History of the Roman Empire
Experience the History of the Roman Empire with WisdomMaps: The Future of the Past!
Our digital history of the Roman Empire follows that of the Roman Republic. Its vast expanse included territories along the Mediterranean Sea and in Europe, northern Africa, and the Near East. From the rise of Julius Caesar to the onset of military chaos in the 3rd century, Rome existed as a principate, with Italy as locus of the empire and Rome as its capital. After the military crisis, the empire was ruled by the many emperors of both the Western Roman Empire and Eastern Roman Empire (Byzantine Empire). Rome remained the capital of both halves until AD 476, when the government was relocated to Constantinople after the capture of Italy by Odoacer and the overthrow of Romulus Augustulus. Then, Christianity was adopted as the state religion of the Roman Empire in AD 380, and Christians gained power and influence in the 4th century following the Edict of Milan. Soon, widespread invasions by Germanic peoples and the Attila the Hun led to the decline of the Western Roman Empire. With the fall of Italy to barbarian kings and the overthrow of Romulus Augustus in AD 476 by Odoacer, the Western Roman Empire finally collapsed. But the Eastern Roman Empire endured for another thousand years, until its capital Constantinople fell to the Ottoman Turks in 1453.
The first two centuries of the Empire brought a period of peace and prosperity known as the Pax Romana (“Roman Peace”), and the empire reached its greatest extent during the rule of Trajan (AD 98–117). But increasing trouble and decline began to set in under Commodus (177–192). In the 3rd century the empire experienced an existential crisis when the Gallic and Syrian provinces broke away from the Roman state. After this, a series of short-lived emperors, who often served at the pleasure of the imperial guard, ruled the empire. Aurelian reunified the empire in 270, and in an effort to stabilize it, Diocletian set up two separate imperial courts in the Eastern and Western Roman Empires in 286.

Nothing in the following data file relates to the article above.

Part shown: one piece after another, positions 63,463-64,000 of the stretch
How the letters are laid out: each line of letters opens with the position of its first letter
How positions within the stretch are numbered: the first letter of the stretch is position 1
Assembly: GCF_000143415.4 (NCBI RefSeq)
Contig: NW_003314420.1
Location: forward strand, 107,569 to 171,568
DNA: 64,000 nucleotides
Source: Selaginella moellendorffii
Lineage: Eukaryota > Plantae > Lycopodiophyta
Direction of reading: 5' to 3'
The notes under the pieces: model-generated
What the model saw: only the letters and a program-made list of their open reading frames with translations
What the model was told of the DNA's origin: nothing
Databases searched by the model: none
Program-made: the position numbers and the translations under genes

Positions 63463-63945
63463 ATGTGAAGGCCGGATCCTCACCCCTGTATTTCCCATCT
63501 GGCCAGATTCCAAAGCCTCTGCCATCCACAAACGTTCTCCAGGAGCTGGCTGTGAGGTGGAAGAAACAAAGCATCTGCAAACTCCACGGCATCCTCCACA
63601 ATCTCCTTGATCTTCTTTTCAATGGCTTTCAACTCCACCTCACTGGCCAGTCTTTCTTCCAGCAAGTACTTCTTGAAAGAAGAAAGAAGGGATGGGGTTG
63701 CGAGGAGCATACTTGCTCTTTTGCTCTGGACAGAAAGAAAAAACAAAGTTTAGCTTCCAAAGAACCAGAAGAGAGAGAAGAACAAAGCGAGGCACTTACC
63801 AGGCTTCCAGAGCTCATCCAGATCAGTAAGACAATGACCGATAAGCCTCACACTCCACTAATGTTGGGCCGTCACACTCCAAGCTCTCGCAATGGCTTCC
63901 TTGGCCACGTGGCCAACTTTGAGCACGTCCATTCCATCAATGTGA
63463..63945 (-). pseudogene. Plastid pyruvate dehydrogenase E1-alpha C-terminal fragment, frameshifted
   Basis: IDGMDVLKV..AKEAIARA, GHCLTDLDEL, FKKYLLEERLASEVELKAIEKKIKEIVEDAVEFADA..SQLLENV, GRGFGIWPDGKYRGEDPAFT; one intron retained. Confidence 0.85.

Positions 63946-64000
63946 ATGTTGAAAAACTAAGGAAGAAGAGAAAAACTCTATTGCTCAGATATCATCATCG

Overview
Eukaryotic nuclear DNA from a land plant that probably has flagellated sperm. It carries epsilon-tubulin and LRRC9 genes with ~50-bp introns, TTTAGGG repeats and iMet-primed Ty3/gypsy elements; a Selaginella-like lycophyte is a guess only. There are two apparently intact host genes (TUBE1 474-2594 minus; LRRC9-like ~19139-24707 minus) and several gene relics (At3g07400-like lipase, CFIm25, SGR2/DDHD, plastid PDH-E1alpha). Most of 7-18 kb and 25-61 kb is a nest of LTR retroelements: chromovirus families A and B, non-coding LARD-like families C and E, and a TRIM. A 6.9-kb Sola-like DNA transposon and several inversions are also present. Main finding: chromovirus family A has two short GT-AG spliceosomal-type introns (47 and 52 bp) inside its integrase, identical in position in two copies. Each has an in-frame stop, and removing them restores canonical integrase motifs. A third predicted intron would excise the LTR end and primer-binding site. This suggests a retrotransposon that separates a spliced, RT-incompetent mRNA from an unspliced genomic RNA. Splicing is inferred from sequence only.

The culture and institutions of Rome exerted a long-lasting influence on language, religion, art, architecture, literature, philosophy, law, and governance. The Latin of the Romans evolved into the Romance languages of the medieval world, while Medieval Greek became the language of the Byzantine Empire. The Empire’s adoption of Christianity led to the formation of medieval Church, the only unifying government through the thousand years of the Dark Ages.
Roman architecture served as the basis for several styles, including the Romanesque, Renaissance, and Neoclassicism, and also strongly influenced Islamic architecture. Both Greek and Roman science formed the basis for Islamic science and Europe’s Scientific Revolution. The precepts of Roman law have formed the foundation of many more modern legal systems, including the Napoleonic Code. In all, the institutions of the Roman Republic left an enduring legacy, influencing the medieval Italian city-state republics as well as the founding of a democratic republic in the United States.
That said, here’s our assortment… please enjoy! When you’re done perusing a map, click the ⇠ back arrow link in the upper left of your screen (not the < link), and you’ll be back here. Any problems, please get in touch at [email protected].
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Empire Index | Governance: Structure | Augustus: Society • Power • Governance: Progression • Augustan Reformation • Julian Laws • Augustan Stimulus • Foreign Affairs • Pax Romana | Julio-Claudian Dynasty: Tiberius • Caligula: Governance • Claudius • Nero: Governance | Three Emperors | Flavian Dynasty: Vespasian • Domitian: Governance: Foreign Affairs | Titus | Antonine Dynasty: Hadrian • Antoninus Pius • Marcus Aurelius: Governance • Foreign Affairs • Commodus: Governance • Demise • Septimius Severus • Trajan: Governance | Nerva | Caracalla • Elagabalus | Aurelian | Diocletian: Governance | Severus Alexander | Anarchy: Economic Anarchy • Political Anarchy | Constantine: Society • Culture • Governance | Lesser Lights | Theodoric | Romulus Augustulus
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